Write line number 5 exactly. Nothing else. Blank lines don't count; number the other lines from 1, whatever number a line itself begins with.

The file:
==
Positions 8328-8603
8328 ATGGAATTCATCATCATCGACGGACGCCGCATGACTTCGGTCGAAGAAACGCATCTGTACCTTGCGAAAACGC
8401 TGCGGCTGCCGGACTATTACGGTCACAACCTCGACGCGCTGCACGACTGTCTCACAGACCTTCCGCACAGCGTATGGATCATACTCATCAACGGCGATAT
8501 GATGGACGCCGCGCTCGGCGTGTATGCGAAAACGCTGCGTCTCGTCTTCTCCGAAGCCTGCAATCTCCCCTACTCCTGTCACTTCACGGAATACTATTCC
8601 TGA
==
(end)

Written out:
8601 TGA